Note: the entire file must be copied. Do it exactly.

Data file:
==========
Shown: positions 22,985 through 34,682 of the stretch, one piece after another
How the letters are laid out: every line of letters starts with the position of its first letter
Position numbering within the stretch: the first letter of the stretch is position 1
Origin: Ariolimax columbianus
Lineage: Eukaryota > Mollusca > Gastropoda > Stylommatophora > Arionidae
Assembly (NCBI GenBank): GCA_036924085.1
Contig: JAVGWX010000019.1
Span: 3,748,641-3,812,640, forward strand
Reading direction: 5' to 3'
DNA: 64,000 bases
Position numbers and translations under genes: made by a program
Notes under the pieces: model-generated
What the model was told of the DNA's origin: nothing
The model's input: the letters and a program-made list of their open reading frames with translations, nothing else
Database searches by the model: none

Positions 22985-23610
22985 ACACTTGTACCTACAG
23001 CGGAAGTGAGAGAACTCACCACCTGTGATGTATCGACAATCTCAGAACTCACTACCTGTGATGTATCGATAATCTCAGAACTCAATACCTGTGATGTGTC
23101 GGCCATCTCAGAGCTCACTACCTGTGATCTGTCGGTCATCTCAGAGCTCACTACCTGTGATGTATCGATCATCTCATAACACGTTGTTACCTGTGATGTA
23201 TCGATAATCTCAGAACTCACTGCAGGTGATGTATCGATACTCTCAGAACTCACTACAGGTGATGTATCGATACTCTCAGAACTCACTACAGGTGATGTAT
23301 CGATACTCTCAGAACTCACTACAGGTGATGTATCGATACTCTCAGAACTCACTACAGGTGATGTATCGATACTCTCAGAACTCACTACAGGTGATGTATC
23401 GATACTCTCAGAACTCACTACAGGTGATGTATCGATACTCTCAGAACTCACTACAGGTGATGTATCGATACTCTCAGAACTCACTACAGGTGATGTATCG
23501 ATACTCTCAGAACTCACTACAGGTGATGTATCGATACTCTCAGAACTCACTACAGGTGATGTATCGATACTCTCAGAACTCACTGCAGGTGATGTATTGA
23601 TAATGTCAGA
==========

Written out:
Shown: positions 22,985 through 34,682 of the stretch, one piece after another
How the letters are laid out: every line of letters starts with the position of its first letter
Position numbering within the stretch: the first letter of the stretch is position 1
Origin: Ariolimax columbianus
Lineage: Eukaryota > Mollusca > Gastropoda > Stylommatophora > Arionidae
Assembly (NCBI GenBank): GCA_036924085.1
Contig: JAVGWX010000019.1
Span: 3,748,641-3,812,640, forward strand
Reading direction: 5' to 3'
DNA: 64,000 bases
Position numbers and translations under genes: made by a program
Notes under the pieces: model-generated
What the model was told of the DNA's origin: nothing
The model's input: the letters and a program-made list of their open reading frames with translations, nothing else
Database searches by the model: none

Positions 22985-23610
22985 ACACTTGTACCTACAG
23001 CGGAAGTGAGAGAACTCACCACCTGTGATGTATCGACAATCTCAGAACTCACTACCTGTGATGTATCGATAATCTCAGAACTCAATACCTGTGATGTGTC
23101 GGCCATCTCAGAGCTCACTACCTGTGATCTGTCGGTCATCTCAGAGCTCACTACCTGTGATGTATCGATCATCTCATAACACGTTGTTACCTGTGATGTA
23201 TCGATAATCTCAGAACTCACTGCAGGTGATGTATCGATACTCTCAGAACTCACTACAGGTGATGTATCGATACTCTCAGAACTCACTACAGGTGATGTAT
23301 CGATACTCTCAGAACTCACTACAGGTGATGTATCGATACTCTCAGAACTCACTACAGGTGATGTATCGATACTCTCAGAACTCACTACAGGTGATGTATC
23401 GATACTCTCAGAACTCACTACAGGTGATGTATCGATACTCTCAGAACTCACTACAGGTGATGTATCGATACTCTCAGAACTCACTACAGGTGATGTATCG
23501 ATACTCTCAGAACTCACTACAGGTGATGTATCGATACTCTCAGAACTCACTACAGGTGATGTATCGATACTCTCAGAACTCACTGCAGGTGATGTATTGA
23601 TAATGTCAGA